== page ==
Best practises for spraying in cold weather

January and February are statistically the cruellest months in the UK for cold weather and can present a series of issues for those who regularly use lacquers. However, developing a deeper understanding of how low temperatures affect lacquer application and storage can help professionals be better prepared.

In an ideal world, lacquers should be applied in temperatures between 16 to 20 degrees Celsius for best results – but with temperatures currently averaging around 5 degrees, this simply isn’t possible. As temperatures drop, lacquers become more viscous, making it harder for them to stick to surfaces, meaning excessive thinning is often required. To compensate, finishers often spray heavier coats in an attempt to maintain a wet film. This results in a higher film build; which exceeds the recommended levels, resulting in a range of potential issues, including poor colour uniformity, to increased downtime for drying.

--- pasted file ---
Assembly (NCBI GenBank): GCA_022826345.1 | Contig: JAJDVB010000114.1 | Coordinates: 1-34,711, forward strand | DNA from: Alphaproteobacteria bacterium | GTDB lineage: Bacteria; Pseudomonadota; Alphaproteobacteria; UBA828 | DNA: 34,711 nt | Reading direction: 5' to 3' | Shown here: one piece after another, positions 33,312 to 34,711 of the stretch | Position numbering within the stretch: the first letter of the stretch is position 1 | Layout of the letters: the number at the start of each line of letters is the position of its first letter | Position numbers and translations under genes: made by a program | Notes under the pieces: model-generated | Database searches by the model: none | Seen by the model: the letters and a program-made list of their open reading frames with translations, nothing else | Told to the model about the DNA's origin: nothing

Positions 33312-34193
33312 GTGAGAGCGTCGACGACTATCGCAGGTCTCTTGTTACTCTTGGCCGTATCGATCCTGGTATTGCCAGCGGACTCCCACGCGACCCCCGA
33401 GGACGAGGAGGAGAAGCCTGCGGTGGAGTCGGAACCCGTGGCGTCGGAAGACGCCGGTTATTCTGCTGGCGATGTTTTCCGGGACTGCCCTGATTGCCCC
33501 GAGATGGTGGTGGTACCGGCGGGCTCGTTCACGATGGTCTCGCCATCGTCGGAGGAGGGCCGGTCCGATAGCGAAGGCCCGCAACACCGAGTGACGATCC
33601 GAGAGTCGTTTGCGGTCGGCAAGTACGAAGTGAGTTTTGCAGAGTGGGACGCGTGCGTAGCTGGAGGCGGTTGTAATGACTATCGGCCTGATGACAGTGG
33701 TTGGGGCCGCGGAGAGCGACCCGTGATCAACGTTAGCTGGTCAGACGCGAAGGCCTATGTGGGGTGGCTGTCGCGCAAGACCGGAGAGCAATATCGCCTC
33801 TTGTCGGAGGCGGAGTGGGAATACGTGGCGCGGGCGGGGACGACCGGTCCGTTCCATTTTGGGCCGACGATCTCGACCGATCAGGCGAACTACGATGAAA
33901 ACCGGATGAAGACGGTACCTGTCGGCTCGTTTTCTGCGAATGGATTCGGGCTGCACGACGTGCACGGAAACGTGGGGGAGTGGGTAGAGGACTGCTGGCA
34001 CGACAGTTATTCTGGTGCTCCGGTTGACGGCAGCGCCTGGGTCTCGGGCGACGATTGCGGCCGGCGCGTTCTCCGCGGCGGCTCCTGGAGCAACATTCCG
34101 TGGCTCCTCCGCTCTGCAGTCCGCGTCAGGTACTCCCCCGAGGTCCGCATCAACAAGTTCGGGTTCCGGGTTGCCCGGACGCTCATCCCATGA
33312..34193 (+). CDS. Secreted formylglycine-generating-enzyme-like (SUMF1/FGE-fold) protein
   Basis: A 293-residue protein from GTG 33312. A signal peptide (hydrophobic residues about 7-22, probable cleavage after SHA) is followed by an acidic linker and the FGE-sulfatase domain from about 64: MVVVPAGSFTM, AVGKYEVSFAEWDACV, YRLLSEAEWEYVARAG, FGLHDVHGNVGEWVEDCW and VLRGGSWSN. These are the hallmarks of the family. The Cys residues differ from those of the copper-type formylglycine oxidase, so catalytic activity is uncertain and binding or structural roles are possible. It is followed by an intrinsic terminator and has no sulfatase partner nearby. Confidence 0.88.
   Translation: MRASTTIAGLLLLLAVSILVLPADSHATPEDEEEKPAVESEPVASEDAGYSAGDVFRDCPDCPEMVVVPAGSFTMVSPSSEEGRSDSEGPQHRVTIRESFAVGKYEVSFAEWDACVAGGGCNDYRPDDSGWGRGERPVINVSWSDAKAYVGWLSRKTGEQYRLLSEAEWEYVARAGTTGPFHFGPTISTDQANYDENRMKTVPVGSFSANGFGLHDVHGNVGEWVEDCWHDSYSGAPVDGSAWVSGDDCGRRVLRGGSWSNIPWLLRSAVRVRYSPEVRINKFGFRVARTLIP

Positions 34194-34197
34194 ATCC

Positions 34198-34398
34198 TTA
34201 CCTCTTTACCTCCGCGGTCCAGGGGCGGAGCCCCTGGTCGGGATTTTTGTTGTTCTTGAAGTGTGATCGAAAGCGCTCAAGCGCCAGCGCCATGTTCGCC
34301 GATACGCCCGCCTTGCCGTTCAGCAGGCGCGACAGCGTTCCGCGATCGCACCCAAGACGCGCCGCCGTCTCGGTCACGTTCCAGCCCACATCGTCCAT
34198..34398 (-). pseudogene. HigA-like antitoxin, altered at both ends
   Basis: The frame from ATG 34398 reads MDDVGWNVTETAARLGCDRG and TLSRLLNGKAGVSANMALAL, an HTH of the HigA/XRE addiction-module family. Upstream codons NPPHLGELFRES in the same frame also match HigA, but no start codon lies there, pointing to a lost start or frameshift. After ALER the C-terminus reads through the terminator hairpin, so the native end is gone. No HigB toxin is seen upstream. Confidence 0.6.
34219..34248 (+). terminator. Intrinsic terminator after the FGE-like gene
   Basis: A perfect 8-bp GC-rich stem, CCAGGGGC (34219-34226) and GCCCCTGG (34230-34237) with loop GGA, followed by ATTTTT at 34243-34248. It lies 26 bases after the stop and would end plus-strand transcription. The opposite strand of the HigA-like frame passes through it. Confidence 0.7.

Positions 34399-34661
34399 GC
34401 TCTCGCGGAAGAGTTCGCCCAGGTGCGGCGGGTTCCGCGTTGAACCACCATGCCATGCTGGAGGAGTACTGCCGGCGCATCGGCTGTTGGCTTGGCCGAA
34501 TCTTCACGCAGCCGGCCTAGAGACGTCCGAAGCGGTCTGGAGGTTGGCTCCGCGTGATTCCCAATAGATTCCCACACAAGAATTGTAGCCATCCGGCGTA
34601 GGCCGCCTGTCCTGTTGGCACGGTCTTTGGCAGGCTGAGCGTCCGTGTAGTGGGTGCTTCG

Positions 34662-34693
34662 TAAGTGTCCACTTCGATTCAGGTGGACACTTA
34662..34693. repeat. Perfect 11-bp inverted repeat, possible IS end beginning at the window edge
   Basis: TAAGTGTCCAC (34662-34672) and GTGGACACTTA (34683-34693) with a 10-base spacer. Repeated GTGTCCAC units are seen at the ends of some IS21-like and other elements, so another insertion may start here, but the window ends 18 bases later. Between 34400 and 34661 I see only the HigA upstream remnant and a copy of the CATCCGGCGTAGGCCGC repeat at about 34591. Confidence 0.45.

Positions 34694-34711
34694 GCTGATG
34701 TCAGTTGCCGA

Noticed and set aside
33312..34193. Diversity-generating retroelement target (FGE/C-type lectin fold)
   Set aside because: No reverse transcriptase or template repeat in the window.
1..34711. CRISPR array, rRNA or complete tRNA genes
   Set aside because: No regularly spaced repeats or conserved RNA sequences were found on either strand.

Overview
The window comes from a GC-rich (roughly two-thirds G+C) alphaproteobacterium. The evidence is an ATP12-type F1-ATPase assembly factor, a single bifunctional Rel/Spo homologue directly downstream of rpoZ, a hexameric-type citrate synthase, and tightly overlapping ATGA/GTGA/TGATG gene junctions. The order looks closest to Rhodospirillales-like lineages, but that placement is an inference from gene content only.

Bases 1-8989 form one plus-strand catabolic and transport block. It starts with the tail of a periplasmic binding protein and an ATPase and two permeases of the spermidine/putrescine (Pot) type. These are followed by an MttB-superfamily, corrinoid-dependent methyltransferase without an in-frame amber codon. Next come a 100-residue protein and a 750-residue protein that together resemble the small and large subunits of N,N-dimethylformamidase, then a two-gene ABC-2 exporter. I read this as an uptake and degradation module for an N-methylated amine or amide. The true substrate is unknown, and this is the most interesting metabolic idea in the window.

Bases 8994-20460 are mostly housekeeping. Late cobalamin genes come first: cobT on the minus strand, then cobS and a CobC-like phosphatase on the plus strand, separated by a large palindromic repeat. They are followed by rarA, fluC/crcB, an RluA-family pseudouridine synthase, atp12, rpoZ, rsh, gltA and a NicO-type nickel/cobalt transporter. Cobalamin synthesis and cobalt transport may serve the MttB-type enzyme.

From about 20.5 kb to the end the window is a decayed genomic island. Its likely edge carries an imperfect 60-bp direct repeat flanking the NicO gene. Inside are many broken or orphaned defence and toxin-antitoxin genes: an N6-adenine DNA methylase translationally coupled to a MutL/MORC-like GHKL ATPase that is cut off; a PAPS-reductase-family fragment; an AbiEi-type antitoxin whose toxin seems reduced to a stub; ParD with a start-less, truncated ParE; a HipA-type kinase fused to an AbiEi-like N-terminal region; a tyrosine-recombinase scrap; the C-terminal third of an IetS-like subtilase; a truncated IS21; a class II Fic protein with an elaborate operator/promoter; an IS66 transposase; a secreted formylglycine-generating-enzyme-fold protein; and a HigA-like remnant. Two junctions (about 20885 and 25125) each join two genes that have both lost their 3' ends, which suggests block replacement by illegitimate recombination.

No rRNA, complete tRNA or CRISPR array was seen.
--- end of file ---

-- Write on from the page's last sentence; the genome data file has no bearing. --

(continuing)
Here are our best practice tips for mitigating the challenges of colder weather.

Preparing surfaces

Cold surfaces can create further problems for lacquer effectively adhering, but there are some ways to minimise this. Specifically, be sure to give your surfaces a thorough wipe down before applying lacquer, looki